Tuesday, December 7th | 3 Tevet 5782

April 8, 2016 3:09 am

Saving Israel — From Whom?

avatar by Eytan Meir

Judea and Samaria. Photo: Wikimedia Commons.

Judea and Samaria. Photo: Wikimedia Commons.

This past week, Israeli journalist Yishai Friedman published a story exposing the plan of leading far-Left personalities to organize a major campaign against Israel’s policies in Judea and Samaria ahead of the 50th anniversary of the Six Day War in June 2017.

The group behind the initiative, “Save Israel – Stop the Occupation” (SISO), is a self-proclaimed “growing worldwide movement that serves as an umbrella for all those who consider Israel’s ongoing rule over occupied Palestinian territory disastrous not just for Palestinians but for Israelis as well.” The organization was founded by Akiva Eldar, chief political analyst for the far-Left news site Al-Monitor, and Daniel Bar-Tal, a professor at Tel Aviv University who claims that the Israeli public has been indoctrinated into supporting the “occupartheid.”

SISO has created a to-do list of thirteen tasks needed to achieve its objectives, including recruiting prominent Jewish figures and organizations, raising millions of dollars and gathering a petition of one million signatures.

In a recent radio interview, Eldar called on American Jews to unite together against fascism, racism and Israel’s “drug addiction” to the occupation. Eldar further explained, “We have a [Donald] Trump of our own, whose name is Bibi Netanyahu… Now you can get a taste of what we eat and drink here every day.”

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Although still in its infancy, SISO boasts an array of prominent supporters, including former Israeli Foreign Ministry director-general Alon Liel, diplomat Ilan Baruch, and Nobel Prize laureate Daniel Kahneman. Eldar also claims that J Street and the New Israel Fund have been drafted to the cause.

Despite its index of high profile supporters, SISO has been unable to garner the support of the mainstream Israeli Left. The Zionist Union, Israel’s largest left-wing political party, rejected SISO’s offer to get involved.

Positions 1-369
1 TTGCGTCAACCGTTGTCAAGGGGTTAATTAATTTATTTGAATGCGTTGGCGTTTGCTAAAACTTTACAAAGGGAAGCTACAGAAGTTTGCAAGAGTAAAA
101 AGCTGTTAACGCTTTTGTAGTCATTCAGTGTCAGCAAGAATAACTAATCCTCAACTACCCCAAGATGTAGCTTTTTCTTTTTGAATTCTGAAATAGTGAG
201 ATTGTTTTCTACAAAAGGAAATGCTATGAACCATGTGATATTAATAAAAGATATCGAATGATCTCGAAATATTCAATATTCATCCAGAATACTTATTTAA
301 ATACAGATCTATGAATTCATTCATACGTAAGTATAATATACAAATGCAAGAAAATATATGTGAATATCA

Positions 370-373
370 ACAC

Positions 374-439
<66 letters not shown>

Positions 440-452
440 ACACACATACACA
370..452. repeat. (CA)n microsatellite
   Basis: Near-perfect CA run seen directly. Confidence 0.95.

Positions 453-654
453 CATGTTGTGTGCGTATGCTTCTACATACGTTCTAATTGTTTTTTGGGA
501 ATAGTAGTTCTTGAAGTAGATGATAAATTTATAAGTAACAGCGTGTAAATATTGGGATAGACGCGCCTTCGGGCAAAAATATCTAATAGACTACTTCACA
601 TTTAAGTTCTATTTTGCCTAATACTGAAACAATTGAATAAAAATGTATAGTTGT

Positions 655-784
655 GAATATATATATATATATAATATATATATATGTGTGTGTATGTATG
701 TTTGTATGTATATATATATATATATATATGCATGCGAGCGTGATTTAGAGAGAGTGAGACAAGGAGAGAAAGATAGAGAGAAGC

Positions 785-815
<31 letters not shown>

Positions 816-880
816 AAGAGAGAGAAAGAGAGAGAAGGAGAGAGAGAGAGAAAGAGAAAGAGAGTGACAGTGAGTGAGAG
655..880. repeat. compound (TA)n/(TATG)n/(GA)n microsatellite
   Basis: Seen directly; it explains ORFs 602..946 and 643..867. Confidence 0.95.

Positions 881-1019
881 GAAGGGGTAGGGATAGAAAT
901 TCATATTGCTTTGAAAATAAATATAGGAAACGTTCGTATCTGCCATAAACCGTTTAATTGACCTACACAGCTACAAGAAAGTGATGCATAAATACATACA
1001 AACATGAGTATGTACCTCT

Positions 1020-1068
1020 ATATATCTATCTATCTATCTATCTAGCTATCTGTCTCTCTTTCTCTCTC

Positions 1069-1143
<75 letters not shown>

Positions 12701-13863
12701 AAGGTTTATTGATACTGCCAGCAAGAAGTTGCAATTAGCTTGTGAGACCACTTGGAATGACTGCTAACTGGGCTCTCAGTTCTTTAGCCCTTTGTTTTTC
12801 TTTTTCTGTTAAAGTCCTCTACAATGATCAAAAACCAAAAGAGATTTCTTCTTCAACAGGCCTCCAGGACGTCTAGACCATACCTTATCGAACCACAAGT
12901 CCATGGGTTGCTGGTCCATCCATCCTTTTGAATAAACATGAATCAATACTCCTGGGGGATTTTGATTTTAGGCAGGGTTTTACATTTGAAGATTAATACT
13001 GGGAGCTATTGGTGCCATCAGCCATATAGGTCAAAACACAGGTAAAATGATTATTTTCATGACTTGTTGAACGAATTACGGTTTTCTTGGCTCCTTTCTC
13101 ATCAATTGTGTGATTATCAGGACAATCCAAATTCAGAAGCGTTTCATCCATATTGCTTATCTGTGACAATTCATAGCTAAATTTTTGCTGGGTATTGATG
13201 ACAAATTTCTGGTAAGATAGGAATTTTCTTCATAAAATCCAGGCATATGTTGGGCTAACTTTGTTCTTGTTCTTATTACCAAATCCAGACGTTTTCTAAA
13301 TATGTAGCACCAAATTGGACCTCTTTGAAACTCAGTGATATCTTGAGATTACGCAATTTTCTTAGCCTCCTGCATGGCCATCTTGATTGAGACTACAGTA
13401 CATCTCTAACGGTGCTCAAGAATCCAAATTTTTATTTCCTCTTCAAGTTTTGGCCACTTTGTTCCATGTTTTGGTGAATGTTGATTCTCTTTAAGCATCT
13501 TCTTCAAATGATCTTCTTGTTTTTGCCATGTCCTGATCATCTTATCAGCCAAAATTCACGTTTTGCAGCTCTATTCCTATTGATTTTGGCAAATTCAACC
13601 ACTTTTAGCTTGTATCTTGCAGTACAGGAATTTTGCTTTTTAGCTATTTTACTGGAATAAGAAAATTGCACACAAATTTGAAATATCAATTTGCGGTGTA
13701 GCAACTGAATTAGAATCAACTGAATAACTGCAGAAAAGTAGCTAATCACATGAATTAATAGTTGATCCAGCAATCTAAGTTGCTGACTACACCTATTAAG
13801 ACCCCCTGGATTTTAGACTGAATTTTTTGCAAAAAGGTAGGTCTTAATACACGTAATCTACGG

With its holier-than-thou attitude, SISO and its ideological partners do not care that their sanctimonious attempt to impose a potentially lethal policy on Israel has been widely shunned by the Israeli public, including their supposed ideological allies. That is because, in the mindset of the radical Left, the goal to “save Israel” provides them the justification to do whatever they deem necessary.

In this instance, SISO is willing to let its objective of withdrawing from Judea and Samaria come at the expense of Israel’s Jewish majority and its existence as a Jewish and democratic state: “SISO is calling on the Israeli Government to decide by 5 June 2017 either to accept the creation of an independent Palestinian state or to extend equal rights to everyone living in the occupied territories until there is an agreed final resolution of the conflict.” 

In the name of stopping the occupation, the far-Left also disregards the legitimate security concerns that would arise from a unilateral disengagement from Judea and Samaria. One can only wonder how they would react if a Gaza-like terror state would emerge in Judea and Samaria as a result of their initiative. The smart money says they would find a way to foist the blame on Israel.

The more the radical-Left loses its standing in Israeli society, the more it turns to the thuggish tactics of derision and disparagement. Radical leftists accuse all those who disagree with them of being fascists and racists or, as Bar-Tal put it, of having “symptoms of a sick society.”

What are those symptoms? What is that sickness? It seems that disagreement with the likes of SISO would be the answer.

But for the majority of Israelis, disagreeing with SISO and its allies is a badge of courage. Regardless of their particular convictions, most Israelis are justifiably proud of their robust democracy, and recognize that we are not in any danger of sliding into the abyss of totalitarianism.

The writer is the International Relations Coordinator for the Israeli NGO Im Tirtzu.

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